Worchester v. Georgia Andrew Jackson turned a blind eye as they were moved to Oklahoma
(via the Trail of Tears) anyway.
• Veto Power
• Jackson vetoed more bills than any of his predecessors, he saw this as fulfilling his claim to
being the protector of the common man.
• Unofficial Advisers
• Jackson leaned heavily on a group of Newspaper Editors that served as an unofficial Cabinet
(advisors) known as the “Kitchen Cabinet”. His actual Cabinet was filled with mediocre men
appointed only to appease various sectional issues in the Democratic Party.
Unit 4.4: The Need for Reform
• Do President Jackson’s positions on key issues in
American politics reflect those of a “reformer”?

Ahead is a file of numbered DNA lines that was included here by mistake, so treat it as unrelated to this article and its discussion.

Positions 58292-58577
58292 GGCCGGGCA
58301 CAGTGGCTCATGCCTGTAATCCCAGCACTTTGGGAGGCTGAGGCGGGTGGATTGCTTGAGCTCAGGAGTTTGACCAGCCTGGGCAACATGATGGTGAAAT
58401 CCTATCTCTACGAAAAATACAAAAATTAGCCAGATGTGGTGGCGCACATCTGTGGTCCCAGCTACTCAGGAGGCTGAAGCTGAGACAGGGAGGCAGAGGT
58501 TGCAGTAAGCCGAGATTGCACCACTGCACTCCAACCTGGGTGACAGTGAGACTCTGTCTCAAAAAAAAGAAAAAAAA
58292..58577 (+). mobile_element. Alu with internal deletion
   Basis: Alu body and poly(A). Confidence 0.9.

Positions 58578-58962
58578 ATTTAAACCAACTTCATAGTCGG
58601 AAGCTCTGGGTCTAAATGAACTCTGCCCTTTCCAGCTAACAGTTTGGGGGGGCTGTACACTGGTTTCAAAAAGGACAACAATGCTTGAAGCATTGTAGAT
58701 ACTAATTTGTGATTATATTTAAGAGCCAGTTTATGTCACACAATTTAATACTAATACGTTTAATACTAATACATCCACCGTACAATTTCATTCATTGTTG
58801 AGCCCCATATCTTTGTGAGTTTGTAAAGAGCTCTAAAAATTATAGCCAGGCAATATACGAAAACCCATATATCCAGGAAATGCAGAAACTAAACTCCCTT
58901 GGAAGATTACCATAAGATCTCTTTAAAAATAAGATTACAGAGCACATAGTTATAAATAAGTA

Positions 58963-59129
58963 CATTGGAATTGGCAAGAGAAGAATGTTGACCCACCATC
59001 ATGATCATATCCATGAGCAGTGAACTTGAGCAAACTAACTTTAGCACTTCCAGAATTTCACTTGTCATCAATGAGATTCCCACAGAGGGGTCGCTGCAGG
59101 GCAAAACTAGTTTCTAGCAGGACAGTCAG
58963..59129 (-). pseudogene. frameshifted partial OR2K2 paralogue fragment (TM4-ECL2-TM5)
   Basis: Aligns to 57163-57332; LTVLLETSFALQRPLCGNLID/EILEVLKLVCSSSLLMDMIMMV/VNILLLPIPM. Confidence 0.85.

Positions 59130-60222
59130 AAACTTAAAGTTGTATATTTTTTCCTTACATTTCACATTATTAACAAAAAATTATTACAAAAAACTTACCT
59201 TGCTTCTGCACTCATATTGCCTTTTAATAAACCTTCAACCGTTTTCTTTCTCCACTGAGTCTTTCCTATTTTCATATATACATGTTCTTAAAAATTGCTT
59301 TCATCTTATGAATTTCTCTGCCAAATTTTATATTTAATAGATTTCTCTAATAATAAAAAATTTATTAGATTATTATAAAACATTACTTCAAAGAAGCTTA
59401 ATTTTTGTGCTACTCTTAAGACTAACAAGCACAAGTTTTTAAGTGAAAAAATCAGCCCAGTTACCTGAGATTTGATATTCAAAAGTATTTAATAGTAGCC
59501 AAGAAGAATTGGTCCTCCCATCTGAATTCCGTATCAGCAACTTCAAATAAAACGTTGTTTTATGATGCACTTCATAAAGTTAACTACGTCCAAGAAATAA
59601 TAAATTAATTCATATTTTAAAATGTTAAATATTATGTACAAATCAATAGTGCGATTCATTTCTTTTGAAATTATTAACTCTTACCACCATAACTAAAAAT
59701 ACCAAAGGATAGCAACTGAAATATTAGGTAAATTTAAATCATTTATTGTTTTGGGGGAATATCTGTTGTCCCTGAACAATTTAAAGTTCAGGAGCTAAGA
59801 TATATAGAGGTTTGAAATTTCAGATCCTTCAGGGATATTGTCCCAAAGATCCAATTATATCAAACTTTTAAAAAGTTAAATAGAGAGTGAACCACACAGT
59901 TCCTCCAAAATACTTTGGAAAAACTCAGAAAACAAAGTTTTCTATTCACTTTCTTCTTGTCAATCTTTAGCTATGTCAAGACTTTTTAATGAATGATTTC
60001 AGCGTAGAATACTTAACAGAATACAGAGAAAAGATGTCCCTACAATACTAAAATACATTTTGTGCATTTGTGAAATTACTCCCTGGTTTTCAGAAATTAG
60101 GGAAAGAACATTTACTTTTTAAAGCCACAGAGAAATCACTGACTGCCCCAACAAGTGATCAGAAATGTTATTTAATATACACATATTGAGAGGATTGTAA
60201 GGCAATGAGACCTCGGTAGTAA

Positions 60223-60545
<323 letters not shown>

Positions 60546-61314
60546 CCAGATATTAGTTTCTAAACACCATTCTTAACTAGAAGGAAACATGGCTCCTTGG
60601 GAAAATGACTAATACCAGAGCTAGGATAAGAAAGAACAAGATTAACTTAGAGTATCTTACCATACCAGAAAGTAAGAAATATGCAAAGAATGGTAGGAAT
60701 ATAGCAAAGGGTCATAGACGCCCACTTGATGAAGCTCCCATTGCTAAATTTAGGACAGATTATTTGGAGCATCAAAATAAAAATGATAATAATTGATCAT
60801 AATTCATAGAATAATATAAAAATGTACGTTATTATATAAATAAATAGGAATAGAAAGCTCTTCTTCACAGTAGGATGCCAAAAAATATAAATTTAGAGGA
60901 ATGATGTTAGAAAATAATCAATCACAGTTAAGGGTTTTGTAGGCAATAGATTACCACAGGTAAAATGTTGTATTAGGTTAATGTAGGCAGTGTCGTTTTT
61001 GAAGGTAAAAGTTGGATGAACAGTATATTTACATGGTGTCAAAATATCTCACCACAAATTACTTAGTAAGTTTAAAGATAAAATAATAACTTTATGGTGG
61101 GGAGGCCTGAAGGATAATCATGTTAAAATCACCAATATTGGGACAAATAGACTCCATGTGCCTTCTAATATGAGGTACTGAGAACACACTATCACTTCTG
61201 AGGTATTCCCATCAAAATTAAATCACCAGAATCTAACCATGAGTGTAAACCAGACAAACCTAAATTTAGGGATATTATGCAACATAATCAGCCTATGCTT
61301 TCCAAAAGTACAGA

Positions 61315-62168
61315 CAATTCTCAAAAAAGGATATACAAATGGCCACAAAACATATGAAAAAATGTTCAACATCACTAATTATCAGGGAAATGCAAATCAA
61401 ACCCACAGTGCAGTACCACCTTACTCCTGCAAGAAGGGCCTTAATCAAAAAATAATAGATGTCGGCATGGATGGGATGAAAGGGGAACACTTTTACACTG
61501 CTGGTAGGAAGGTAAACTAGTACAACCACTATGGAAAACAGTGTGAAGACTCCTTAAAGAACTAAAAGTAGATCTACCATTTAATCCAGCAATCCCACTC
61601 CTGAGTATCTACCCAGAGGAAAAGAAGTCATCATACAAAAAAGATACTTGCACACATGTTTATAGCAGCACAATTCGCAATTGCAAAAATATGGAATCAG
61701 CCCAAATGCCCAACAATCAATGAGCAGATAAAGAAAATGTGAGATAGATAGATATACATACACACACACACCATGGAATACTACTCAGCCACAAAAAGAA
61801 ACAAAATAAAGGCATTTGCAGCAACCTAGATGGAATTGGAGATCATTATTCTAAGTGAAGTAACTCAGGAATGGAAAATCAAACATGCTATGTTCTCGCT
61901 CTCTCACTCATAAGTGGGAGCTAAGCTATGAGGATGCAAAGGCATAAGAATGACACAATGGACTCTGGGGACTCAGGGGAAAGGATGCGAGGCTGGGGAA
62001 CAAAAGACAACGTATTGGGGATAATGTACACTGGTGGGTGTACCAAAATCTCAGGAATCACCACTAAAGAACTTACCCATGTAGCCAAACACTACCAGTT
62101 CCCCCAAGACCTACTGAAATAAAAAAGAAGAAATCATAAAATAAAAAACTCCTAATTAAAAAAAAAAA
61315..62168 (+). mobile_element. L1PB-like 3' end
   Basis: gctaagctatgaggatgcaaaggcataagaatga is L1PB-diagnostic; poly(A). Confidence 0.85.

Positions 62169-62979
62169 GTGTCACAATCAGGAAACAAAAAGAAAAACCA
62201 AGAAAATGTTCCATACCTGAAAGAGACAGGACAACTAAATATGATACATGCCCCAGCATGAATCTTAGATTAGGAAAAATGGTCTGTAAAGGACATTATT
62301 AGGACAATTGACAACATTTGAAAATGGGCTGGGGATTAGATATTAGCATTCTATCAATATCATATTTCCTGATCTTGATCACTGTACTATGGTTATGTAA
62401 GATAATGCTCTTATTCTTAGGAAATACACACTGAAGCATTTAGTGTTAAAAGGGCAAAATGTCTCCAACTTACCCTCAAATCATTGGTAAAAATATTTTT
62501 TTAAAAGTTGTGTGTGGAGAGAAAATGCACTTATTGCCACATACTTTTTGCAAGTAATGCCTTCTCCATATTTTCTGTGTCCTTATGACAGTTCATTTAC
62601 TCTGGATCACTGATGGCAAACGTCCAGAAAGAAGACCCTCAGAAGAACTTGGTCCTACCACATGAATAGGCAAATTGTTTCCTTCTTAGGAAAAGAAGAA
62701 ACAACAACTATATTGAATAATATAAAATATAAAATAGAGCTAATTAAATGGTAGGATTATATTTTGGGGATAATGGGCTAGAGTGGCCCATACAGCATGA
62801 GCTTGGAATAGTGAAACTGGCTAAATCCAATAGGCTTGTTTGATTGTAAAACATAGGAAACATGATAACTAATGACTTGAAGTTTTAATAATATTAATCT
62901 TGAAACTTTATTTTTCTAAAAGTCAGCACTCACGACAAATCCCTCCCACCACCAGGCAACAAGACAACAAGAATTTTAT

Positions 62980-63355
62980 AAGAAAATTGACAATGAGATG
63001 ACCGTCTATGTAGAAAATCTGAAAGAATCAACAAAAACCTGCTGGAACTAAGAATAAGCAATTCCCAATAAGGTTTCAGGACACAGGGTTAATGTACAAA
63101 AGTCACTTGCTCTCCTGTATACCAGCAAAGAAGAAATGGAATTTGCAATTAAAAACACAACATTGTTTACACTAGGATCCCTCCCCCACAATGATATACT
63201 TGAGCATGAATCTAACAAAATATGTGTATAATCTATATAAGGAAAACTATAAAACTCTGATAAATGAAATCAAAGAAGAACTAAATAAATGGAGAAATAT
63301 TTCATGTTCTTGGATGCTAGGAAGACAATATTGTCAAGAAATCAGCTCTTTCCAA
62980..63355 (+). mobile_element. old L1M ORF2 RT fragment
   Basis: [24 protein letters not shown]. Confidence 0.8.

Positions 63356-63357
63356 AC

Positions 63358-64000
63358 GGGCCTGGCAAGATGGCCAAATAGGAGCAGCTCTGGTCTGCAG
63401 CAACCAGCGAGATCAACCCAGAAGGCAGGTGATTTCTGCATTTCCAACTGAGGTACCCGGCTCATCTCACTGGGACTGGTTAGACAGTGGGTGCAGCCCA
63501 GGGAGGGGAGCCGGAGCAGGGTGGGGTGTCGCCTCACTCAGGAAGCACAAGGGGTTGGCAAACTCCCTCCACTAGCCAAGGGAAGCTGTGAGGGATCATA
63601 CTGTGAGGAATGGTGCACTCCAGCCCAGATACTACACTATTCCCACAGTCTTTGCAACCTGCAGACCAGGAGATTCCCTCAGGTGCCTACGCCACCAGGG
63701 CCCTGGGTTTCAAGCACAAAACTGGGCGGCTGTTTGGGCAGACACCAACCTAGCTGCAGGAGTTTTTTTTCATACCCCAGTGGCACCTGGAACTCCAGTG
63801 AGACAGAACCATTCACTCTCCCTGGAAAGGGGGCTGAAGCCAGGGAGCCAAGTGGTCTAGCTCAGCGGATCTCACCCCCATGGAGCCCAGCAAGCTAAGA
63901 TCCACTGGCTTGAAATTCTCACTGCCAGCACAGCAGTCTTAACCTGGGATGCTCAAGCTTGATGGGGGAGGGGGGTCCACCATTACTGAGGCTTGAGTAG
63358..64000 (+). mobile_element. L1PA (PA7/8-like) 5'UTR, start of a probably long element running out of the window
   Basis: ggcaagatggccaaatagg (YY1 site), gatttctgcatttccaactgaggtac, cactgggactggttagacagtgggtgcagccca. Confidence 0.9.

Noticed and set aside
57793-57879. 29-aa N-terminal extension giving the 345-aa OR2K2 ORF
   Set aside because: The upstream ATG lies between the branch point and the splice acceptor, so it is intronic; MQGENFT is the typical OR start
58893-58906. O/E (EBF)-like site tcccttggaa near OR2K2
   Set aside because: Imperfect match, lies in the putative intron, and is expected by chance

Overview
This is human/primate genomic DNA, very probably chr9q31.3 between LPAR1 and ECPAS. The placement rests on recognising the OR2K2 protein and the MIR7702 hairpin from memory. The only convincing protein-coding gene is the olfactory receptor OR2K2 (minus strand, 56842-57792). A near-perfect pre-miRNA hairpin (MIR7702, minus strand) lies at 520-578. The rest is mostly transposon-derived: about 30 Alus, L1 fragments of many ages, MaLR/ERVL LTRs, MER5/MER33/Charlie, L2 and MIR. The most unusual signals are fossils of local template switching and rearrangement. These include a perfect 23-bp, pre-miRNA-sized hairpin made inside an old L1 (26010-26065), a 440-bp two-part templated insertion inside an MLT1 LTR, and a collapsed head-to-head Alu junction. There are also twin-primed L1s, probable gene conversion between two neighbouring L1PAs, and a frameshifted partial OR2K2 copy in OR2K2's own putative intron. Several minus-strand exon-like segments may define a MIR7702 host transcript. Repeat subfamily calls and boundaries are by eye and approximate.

• For many, Andrew Jackson represented a healthy contempt for
the old hierarchical, preferential system. His position on several
key issues reflected this:
• The Bank War
• Despite the success of the National Bank Jackson was strongly opposed to
the it, believing it represented preference and monopoly.
• Between his belief that the National Bank was unconstitutional and his dislike
for the President of the Bank, Nicholas Biddle, Jackson vowed to kill the
Bank.
• After a landslide reelection in 1832 Jackson felt he had a mandate to take
action against the Bank,
• He pulled money out of the National Bank and put it in various State Banks, which
became known as his “Pet Banks”
• All this new capital in the hands of the State Banks led to rampant inflation and land
speculation (too many people getting loans to buy land that could not afford them).
• To control the situation without reestablishing the National Bank, Jackson issued the
Specie Circular requiring the State Banks to call in their loans and specie (gold and
silver)
• This backfired, leading to panicked selling of land holdings, which ultimately led to
loan defaults, bank closings, and DEPRESSION during the Presidency of Martin Van